more on the Christmahanukwanzakah tree SCANDAL

This seems to be an issue that arouses passions in people, because everywhere I go people--friend and foe alike--are screaming at me: "It's a Christmas tree!!!" (And, yes, often with one to three exclamation points at the end.)

I read a letter to the editor in today's Globe from a "reform Jew" referencing an article by the repulsive Jeff Jacoby, that may help to clarify the issue:

"JEFF JACOBY'S column is right on the mark. I am a Reform Jew and am not offended if someone wishes me a Merry Christmas. Actually, I'm pleased. The message of Christmas is universal, and the season is a joyous one.

"Recently, I told a neighbor how beautiful his Christmas lights were. He thanked me and was glad that I had commented on it.

"Like Jacoby, I appreciate living in a country where there is freedom of religion for all faiths. And I appreciate how far the Christian majority has gone in being sensitive to the feelings of those of the Jewish faith. My response is to respect and honor the Christian tradition."

Now, I'm not gonna get into the whole "Reform Jew" thing here, or how appallingly toadying the line "I appreciate how far the Christian majority has gone," and etc, is. But it does show how truly ridiculous the whole made-up controversy is.

What the reader here is talking about is really a matter of etiquette, and nothing more. One assumption we must all agree on is that we live in an increasingly ethnically and culturally (and religiously) diverse nation, and our cities are especially diverse. This is a truth we cannot deny, and a strength we should celebrate.

It is not "PC" to say "Happy Hanukkah" to someone we know is Jewish, it's just good manners in an ethnically and culturally diverse civil society. Were we to insist on the greeting "Merry Christmas" for someone we know is not Christian, particularly someone who obviously practices another faith, it could be interpreted as needlessly strident.

It is not "PC" to say "Happy Holidays" to someone whose religious affiliation we don't know, but who we suspect may not be Christian. This will increasingly be the case, so get used to it. Making a big stink and forcing your point is tactless and tedious. That's just the way it is. How would you react to someone who wished you "Happy Hanukkah" when you weren't Jewish? You would correct them, of course, and you would be right to. And you would also be right to expect that they would thereafter honor your acknowledged religious preference by offering appropriate holiday greetings. This is not "PC," again, it's just good, old-fashioned manners.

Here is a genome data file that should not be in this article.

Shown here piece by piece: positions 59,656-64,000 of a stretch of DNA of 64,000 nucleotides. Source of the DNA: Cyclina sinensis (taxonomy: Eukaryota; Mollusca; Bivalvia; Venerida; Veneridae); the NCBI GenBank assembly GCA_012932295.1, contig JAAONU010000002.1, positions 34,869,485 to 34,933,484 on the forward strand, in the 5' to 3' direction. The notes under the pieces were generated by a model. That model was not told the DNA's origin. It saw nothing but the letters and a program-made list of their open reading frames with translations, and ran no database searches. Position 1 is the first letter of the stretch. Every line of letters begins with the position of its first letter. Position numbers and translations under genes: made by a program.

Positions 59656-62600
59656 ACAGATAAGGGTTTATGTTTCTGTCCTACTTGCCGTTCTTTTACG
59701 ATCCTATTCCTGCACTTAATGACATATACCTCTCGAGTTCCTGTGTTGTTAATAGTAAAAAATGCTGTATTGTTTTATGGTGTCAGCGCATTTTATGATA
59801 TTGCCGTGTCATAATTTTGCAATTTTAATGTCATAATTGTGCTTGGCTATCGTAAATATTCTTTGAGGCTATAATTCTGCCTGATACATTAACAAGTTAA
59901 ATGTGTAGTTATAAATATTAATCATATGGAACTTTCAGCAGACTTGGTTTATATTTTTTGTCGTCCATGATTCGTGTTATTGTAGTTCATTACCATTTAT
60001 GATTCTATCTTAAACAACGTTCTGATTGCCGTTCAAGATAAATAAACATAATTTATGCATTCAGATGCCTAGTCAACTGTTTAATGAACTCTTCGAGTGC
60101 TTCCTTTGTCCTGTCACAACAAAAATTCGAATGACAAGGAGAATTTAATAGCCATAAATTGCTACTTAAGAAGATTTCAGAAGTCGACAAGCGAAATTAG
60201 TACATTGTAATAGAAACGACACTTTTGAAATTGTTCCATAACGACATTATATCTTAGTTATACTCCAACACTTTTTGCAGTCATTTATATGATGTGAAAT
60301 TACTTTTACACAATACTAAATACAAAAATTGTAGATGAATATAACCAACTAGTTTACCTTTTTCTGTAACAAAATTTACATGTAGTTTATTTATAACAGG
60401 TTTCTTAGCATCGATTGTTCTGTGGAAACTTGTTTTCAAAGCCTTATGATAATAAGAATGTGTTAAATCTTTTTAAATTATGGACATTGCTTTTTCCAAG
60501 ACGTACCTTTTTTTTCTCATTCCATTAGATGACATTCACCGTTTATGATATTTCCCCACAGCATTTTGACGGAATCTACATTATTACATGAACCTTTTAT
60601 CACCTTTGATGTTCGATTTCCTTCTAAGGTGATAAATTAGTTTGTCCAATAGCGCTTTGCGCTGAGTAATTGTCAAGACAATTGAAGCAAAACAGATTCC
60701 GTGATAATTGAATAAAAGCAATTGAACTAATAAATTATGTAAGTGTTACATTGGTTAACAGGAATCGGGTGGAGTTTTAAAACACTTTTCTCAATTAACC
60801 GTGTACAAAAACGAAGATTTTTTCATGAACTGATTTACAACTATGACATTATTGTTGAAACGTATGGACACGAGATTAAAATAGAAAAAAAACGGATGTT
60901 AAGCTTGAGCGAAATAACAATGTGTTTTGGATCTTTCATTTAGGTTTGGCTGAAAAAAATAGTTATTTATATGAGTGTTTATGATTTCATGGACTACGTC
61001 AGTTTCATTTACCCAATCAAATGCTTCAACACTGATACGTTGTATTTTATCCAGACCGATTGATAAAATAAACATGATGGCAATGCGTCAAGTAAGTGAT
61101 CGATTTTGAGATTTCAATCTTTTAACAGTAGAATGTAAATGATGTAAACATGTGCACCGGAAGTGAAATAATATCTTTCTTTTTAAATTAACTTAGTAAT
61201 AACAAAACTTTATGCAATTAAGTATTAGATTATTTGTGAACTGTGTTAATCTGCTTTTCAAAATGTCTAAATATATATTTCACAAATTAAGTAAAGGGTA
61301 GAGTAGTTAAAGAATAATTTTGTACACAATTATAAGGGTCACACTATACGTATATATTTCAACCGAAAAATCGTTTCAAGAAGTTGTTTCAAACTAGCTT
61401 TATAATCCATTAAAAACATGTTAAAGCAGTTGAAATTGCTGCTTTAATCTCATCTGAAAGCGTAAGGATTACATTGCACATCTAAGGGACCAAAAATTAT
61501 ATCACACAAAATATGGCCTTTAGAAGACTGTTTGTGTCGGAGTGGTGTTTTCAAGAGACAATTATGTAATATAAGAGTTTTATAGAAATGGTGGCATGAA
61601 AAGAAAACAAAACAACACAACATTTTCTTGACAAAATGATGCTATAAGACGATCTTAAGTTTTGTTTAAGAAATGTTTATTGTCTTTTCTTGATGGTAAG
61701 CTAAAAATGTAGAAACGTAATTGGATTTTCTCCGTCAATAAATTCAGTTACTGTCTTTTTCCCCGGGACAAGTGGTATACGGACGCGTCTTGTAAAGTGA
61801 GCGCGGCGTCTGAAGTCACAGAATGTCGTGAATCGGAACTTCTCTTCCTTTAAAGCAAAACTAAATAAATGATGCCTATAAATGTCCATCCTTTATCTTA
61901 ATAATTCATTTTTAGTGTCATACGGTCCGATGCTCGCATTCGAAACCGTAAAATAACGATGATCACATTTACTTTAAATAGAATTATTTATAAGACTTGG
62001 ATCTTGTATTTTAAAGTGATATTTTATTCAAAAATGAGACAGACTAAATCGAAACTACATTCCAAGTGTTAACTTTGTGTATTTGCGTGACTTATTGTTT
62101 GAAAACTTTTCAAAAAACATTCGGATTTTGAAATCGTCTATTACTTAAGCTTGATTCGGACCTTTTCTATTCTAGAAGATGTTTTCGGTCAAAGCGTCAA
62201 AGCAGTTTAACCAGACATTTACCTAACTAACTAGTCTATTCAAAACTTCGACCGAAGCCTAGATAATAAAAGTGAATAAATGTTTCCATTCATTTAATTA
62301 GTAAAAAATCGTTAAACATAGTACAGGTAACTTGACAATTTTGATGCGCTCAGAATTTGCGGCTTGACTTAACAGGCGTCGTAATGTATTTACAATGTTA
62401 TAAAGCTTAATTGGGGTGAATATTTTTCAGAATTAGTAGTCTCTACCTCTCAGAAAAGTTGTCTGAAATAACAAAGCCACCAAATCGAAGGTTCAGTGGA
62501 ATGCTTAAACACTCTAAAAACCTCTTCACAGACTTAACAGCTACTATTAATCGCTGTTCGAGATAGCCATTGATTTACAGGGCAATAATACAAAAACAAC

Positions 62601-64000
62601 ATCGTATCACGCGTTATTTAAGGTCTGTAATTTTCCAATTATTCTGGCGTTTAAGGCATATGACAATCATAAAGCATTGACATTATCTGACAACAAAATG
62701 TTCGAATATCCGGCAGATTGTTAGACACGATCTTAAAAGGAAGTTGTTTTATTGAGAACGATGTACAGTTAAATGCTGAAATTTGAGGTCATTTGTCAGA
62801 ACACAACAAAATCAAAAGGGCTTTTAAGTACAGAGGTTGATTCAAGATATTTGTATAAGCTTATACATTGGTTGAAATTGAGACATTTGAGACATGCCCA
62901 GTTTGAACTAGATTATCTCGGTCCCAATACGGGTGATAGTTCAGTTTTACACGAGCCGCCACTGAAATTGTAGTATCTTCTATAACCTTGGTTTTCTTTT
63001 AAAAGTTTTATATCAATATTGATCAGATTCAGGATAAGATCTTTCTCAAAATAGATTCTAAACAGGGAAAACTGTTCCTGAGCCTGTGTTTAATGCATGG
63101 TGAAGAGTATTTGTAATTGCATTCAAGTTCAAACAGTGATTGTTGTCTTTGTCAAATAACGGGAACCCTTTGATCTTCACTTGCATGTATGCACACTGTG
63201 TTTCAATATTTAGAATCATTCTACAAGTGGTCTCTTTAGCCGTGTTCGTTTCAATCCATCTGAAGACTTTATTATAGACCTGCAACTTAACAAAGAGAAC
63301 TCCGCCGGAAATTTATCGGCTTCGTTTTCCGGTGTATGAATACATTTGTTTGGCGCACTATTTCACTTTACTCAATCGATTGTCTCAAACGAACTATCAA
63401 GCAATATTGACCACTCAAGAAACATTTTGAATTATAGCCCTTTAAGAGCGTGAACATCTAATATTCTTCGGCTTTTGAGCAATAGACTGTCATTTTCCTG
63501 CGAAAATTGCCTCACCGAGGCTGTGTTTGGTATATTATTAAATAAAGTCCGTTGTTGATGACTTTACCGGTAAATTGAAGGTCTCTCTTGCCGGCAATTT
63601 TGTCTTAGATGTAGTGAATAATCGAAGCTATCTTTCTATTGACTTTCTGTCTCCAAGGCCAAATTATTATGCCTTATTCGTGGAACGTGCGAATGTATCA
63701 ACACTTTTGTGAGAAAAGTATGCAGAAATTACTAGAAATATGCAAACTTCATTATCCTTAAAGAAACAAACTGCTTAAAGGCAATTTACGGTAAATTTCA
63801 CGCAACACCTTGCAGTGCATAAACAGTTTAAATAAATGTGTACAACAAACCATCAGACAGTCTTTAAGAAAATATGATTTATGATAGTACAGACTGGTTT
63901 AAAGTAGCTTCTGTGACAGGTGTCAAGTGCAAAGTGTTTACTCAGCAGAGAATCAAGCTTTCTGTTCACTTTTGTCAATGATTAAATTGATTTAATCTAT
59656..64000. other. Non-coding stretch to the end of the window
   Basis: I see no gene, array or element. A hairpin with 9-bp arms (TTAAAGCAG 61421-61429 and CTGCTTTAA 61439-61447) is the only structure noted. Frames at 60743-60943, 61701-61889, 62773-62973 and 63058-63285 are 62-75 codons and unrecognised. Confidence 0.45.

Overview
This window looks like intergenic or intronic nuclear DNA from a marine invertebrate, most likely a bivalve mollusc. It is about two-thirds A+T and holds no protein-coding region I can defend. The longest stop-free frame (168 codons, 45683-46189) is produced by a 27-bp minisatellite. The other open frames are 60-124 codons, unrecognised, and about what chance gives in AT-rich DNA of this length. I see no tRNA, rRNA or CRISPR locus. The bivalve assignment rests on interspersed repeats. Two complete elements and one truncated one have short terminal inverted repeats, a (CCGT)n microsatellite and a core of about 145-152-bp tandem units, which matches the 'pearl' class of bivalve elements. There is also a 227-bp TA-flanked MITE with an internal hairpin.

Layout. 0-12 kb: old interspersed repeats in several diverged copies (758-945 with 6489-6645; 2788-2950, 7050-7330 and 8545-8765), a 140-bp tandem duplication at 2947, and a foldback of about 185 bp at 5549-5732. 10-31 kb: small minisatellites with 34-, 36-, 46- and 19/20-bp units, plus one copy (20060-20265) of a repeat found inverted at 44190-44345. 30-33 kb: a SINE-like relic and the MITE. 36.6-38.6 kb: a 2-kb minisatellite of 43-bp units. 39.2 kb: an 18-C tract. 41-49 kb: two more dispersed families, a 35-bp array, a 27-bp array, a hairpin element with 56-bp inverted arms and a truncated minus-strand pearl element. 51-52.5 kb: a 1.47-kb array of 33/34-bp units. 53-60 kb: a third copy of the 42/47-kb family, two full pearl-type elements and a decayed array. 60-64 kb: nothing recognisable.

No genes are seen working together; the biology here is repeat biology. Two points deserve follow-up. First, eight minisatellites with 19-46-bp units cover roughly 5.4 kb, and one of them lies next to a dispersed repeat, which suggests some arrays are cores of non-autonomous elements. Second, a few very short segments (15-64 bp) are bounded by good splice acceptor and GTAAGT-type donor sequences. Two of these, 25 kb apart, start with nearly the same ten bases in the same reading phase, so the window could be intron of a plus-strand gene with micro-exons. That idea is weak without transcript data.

Nor is it offensive in the least to say "Merry Christmas" to someone we know to be Christian. So when Mr. Rosen, the "Reform Jew" complimented his neighbor on his "Christmas lights" there was nothing objectionable in it. We have a whole complex world of intimate social relations to maneuver, and no one is suggesting we avoid any reference to anything that we find definitive enough in our personal lives to characterize us, individually. But going about assuming people of other faiths won't be offended by your stridency is a bit antisocial.

Which brings me to my point: I call my tree a "Christmas tree". But it is not my tree we're talking about here. As stridently politicized as we are in America, there is still a difference between the personal and the public. The government has a duty to speak to, and for a diverse public, but has made no attempt to force its neutral nomenclature on private citizens.

The truth is, if the right had not raised its unholy stink over the semantics of a government website (and it is no mere coincidence it was a Massachusetts government website), and the lame utterance of one government functionary at the tree lighting, hardly anyone would have noticed. All the private people at the lighting called the tree whatever they wanted anyway, and no one made any attempt to stop them, nor should they have. Because there was no gag order. Nor will the "PC" storm troopers break down your door Christmas morning and force you to surrender your Christmas goodies unless you swear to call them "holiday gifts". Breathe easy, your Christmas is safe. The PC Grinch isn't coming to steal it from you, no matter what Rev. Falwell says.

The right has suggested "PC" is the McCarthyism of the left, though it has no Joseph McCarthy and no House Committee on Un-American Activities. "PC" is nowadays largely the bugaboo of the right, and when innocuous incidents like a reference to a "holiday tree" on a government website is cause for jihad, you almost have to pity them that they have nothing better to rally the troops round.


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